When myself, Alison True and Bill Dorsch started working to unearth details behind the John Wayne Gacy case, I had recently been widowed and was working two jobs while raising three kids. Alison had been my late husband’s boss at The Reader in Chicago and came to me about a story that had been submitted to her but didn’t have enough factual underpinning to publish. Over the 10 years we’ve worked together, we got to know each other very well as we spent a lot of time at each other’s houses discussing each new found document and detail we poured over.
For years, all three of us were called “conspiracy nuts”. Our ideas were refuted. We were sworn at and had phones hung up on us. We were roundly and publicly criticized by people who had a PR advantage and - my favorite - Alison and I were mansplained to death by more than one person. My favorite was being on the phone with Edward Pavlik, the odontologist responsible for identifying victims in 1978, where I asked him about the discovery that DNA in one victim's case wasn't related to the mother of that victim (DNA has long displaced odontology as the science of choice for forensic identification). He was serious when he replied, "Maybe she wasn't actually his mother." instead of wondering if maybe the victim hadn't been misidentified...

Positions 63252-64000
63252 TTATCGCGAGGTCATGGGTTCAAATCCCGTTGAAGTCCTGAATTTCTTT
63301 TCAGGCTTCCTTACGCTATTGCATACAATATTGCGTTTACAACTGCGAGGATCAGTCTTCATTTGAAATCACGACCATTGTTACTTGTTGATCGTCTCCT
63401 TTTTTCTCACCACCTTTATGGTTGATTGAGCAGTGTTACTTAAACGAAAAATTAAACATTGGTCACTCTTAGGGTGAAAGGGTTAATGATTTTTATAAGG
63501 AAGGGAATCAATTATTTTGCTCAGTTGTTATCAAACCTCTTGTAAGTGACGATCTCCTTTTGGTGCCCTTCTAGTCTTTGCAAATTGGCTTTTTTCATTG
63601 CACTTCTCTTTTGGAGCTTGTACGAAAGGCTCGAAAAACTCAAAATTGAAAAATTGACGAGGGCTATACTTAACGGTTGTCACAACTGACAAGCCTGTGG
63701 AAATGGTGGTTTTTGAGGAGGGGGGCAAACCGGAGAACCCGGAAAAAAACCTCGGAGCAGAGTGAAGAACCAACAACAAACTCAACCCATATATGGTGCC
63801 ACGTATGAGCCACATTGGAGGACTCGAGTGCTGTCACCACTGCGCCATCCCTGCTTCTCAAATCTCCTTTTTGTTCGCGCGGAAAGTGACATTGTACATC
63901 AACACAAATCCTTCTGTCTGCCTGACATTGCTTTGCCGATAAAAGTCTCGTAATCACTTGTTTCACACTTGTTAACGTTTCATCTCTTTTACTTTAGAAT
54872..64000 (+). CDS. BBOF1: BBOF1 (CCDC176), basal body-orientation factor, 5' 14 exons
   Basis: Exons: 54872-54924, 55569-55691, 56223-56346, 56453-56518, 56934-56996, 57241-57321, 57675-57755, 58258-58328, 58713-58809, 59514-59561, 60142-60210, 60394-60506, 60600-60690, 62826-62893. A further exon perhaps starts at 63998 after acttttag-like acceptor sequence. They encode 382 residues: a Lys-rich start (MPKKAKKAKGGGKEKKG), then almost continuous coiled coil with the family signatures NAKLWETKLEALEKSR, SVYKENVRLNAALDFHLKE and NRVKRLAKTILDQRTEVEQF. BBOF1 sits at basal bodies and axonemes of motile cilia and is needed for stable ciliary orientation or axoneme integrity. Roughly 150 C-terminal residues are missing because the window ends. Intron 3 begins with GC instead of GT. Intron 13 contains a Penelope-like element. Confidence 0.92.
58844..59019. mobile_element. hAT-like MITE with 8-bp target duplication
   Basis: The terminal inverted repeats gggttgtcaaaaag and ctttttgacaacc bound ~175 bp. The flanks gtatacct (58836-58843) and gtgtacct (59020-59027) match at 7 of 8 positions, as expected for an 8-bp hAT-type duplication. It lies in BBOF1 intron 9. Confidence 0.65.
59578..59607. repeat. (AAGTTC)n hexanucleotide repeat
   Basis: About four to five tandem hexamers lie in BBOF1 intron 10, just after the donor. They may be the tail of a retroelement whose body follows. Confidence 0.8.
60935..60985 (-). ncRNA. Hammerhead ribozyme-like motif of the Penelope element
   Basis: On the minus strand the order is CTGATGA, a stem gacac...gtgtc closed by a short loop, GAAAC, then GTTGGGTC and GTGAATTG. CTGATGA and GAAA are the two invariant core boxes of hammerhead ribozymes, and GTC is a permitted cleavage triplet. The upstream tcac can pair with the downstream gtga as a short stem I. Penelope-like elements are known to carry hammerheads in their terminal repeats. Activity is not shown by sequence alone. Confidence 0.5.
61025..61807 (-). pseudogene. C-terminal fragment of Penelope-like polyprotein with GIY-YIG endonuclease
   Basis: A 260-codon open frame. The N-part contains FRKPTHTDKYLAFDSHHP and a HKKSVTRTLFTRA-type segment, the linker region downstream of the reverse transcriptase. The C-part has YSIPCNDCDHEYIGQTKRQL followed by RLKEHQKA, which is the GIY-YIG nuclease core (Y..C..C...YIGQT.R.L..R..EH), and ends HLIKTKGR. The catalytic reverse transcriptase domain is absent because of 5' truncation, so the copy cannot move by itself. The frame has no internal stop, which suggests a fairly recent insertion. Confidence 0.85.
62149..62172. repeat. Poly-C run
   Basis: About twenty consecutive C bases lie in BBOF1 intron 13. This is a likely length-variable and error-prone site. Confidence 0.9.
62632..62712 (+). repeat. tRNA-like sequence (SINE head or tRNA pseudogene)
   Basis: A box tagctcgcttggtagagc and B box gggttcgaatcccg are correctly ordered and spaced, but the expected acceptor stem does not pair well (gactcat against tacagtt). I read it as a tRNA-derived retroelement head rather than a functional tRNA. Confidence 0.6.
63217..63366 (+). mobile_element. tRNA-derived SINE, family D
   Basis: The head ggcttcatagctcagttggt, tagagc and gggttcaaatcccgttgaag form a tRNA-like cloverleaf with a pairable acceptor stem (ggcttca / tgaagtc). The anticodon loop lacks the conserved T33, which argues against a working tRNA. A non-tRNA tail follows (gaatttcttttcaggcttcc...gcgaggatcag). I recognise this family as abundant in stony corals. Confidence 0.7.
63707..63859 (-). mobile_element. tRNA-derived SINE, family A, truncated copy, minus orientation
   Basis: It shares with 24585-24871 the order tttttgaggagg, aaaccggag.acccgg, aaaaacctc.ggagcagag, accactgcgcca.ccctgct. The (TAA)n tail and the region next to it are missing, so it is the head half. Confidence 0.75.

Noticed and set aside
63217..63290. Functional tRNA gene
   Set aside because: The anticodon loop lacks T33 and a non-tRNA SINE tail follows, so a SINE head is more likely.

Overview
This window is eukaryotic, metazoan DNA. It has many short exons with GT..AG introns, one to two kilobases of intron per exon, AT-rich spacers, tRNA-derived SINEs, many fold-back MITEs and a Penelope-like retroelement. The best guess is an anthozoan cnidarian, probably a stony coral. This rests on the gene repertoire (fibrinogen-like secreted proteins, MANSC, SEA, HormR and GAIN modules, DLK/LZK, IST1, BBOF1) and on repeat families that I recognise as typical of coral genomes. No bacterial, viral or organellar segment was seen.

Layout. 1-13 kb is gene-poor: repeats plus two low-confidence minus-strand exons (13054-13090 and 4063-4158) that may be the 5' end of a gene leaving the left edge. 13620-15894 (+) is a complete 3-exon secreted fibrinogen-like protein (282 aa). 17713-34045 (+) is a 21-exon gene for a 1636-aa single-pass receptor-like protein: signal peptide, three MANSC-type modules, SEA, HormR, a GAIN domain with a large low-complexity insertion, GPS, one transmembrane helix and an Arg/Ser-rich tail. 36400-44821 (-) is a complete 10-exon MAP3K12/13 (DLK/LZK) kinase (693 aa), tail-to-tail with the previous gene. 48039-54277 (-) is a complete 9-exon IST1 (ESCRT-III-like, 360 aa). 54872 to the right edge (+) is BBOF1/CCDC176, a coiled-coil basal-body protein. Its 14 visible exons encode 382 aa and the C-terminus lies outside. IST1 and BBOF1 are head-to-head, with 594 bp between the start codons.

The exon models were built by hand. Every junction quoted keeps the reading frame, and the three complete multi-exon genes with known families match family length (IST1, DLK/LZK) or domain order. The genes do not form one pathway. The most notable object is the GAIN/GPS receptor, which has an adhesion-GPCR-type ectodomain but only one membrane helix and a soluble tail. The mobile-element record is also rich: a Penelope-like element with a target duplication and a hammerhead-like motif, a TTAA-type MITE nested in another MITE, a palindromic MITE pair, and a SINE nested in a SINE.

On the other hand, we had amazing people who contributed to the cause. Randy White of Toronto had been compiling data since the mid-1980s after starting a writing relationship with John Wayne Gacy in prison, after which, Gacy employed him to do research in his case. Craig Bowley, who also knew Gacy personally and recorded the only extensive interview with Gacy in 1992. Karen Kuzma, Gacy’s sister, stood by us for almost all of the 10 years and encouraged us to dig deeper. Ron Dobernic, whose husband, Jeffrey Rignall was kidnapped by Gacy, gave us huge historical insight. Then Rod Blackhurst, the amazing director of documentary, Amanda Knox, jumped in with both feet to get us over the finish line.